Here in Bon Abri the rabbits remain very bold and sit chewing in quiet corners all over the gardens. To watch them sitting up, back straight, apparently staring straight ahead and idly chewing you would think that they did not have a care in the world.
A few days ago I was out enjoying the pleasure of the deepening twilight when I heard a fearful ‘crying’ from the woods. My first thought was of a couple of fighting cats but then as I listened I thought that it sounded too cultivated, not manic enough for cats, more a fight in Sloane Square than Albert Square. I plunged into the dimness of the wood in pursuit of the sounds and crept quietly along the slope. After a few minutes I could see a thicket of bramble that vibrated with animal movement deep inside. I crept closer, a twig snapped and a pregnant hush fell over the small dell. There was no movement from the brambles and we all waited. As the seconds passed I became bored and edged forward snapping another twig as I did so. The thicket burst into life.
One animal evidently went left, two on diverging paths went right and a fourth headed directly towards me all betrayed by the rapid crunching of desiccated leaves and the vibration of the moving brambles. To my left an adult fox burst from cover its mouth packed full of feathers as it ran off with its kill. The two to the right had gone to cover but the one approaching me kept coming. I waited and then a tiny fox-cub emerged from the undergrowth head down running towards me. From two metres it saw my feet and stopped. Like a character in a cartoon it slowly looked up and we very briefly made eye contact. The little fellow turned and scampered back into the thicket where moments before it had been receiving lessons in life skills. I turned and walked back the way I had come pleasantly fulfilled by our brief encounter.
For those regular viewers of this blog I have an apology to make. The beautiful cornflower-blue flower that I had named as a cornflower is, in-fact, a Nigella. It is certainly cornflower-blue but is a very different plant and comes from the family Ranunculaceae. These include buttercups and crowsfoot. Interestingly (well, I think so) Ranunclus means little frog from the Latin Rana, frog. The seeds have great culinary potential I believe so I shall be keeping an eye on the flower-heads over the next few weeks.
On the topic of apologies the following photograph of the Emperor Moth (Saturnia pavonia) is the image I forgot to include with the blog that led to a discussion on snakes.
A few days back we took another trip down to Carcassonne since there were a couple of things to sort out. It gave me an opportunity to stop at the monument to the building of the canal des deux Mers. It is situated on a rocky outcrop close to the highest point of the canal (and hence where the main water supply comes in). The obelisk looks very impressive. However it is locked up behind high walls and iron gates that seem to be permanently closed. On the subject of the canal I was idling away a few minutes hanging over the water and watching life pass by when an almost silent barge glided below me. The vessel seemed to have a home port of Yarmouth (although there are not many canals on the Isle of Wight) and was, as far as I could see, entirely solar powered.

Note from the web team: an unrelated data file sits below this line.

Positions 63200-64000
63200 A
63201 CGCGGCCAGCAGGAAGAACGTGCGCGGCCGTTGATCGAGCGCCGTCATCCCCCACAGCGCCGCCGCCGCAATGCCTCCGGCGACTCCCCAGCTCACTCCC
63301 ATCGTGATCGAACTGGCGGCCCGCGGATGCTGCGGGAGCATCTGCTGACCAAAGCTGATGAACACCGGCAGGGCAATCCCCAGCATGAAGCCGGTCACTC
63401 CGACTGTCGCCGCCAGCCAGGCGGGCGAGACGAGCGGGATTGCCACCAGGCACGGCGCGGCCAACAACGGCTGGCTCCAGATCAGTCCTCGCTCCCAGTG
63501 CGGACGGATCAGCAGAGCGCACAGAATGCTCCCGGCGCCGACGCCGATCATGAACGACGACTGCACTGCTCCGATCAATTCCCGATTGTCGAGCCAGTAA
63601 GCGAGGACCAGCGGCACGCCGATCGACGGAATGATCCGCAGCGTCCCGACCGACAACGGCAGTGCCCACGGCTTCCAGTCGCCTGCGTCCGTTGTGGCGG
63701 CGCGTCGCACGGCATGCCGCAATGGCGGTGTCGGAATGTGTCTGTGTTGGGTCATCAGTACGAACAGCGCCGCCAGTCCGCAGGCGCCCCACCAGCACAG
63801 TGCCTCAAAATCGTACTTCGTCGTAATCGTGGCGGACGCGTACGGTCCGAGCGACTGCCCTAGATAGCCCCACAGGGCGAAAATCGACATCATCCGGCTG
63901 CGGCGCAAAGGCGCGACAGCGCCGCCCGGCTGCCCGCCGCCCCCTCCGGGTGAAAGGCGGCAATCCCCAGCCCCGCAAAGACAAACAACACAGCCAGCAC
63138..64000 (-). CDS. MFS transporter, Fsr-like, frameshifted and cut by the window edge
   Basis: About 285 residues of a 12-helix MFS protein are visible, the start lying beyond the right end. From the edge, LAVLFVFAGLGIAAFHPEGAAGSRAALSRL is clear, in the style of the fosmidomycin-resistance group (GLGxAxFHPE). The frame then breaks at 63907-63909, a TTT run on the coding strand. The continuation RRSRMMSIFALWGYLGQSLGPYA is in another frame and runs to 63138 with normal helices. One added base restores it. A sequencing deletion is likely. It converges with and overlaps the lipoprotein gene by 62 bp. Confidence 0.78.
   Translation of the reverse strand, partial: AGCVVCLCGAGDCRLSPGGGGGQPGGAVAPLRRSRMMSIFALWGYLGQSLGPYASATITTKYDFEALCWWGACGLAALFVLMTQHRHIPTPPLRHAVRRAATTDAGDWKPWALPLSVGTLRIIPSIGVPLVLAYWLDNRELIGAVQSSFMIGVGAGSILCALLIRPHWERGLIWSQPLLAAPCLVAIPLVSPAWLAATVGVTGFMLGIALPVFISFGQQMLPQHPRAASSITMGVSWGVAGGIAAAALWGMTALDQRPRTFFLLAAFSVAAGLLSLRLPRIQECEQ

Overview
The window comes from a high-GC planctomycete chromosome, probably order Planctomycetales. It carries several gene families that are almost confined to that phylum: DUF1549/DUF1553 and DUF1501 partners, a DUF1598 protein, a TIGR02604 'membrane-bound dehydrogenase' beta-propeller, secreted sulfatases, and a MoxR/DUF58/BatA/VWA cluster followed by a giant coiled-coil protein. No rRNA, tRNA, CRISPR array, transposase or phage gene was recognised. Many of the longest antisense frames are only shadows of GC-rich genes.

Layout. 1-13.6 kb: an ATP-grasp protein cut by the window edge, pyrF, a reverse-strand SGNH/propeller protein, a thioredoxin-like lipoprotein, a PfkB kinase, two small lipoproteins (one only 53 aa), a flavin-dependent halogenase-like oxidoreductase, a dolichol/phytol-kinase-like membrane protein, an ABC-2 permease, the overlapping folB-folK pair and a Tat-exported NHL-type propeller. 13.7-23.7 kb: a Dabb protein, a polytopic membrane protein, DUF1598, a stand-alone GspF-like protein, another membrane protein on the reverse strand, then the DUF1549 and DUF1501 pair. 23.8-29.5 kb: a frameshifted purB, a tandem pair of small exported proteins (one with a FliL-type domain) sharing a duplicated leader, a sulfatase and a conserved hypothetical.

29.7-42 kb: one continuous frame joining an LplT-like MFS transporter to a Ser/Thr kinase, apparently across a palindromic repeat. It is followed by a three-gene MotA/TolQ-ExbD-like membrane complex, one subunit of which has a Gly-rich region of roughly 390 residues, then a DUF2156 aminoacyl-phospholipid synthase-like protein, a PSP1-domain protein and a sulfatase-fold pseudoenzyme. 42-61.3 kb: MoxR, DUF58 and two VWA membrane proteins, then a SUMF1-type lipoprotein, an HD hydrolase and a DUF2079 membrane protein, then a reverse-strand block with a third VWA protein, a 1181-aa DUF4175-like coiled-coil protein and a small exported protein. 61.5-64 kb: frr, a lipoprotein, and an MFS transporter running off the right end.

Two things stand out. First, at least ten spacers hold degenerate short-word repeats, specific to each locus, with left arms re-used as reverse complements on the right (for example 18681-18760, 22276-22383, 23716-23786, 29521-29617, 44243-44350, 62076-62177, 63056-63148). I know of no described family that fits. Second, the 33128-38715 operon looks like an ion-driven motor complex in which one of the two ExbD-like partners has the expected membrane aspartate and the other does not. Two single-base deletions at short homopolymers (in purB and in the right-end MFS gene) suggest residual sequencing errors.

The journey back to Puymangou was punctuated by a real spectacle as we passed from the river Isle over the Forêt de la Double towards the Dronne valley. The road is a slow series of bends through mostly thick forest giving a few glimpses of sky as you progress. I noticed after a while, as the twilight crept in, that a very dark cloud had begun to bubble up along the northern horizon. I then realised that there were shots of bright light within the cloudmass. These lights became bigger and stronger and we could clearly see the lightning chasing through the boiling clouds. The huge storm cloud stayed clumped together. By the time that we arrived back in Bon Abri the lightning spat and shot inside and across the cloud-face. I parked, put the kettle on and set up a camera to record some of the stunning light-show. After about 45 minutes the cloud finally sank beyond the northern horizon and was gone. I shall post a few minutes of ‘video’ when I have done some editing.
As a rather poignant post-script we were travelling through the village of Sourzac on the Isle river and close to the equally peaceful town of Mussidan a few days ago. We always take a look at the war memorial whenever we are in a village and are still shocked by the numbers listed for the 1914 to 1918 war. Often there will be names for the wars in Algeria and Indochina and sometimes three or four names for 1939 to ’45. Here there were four names for the ’39-’45 period and below them I was confused to see 18 names for the 11th June 1944 (one was 16 years old and three were 17). Back in Bon Abri I ran a quick search and found that in peaceful and tranquil Mussidan on the 11th June 1944 there was a total death-toll of 74 (including these 18)if you included both sides. It was a chilling list and yet another truly shocking event in the days after D-day. However it does not compare to the events in Oradure-sur-Glane on the 10th June 1944.
Visit the website on: http://www.bonabri-puymangou.com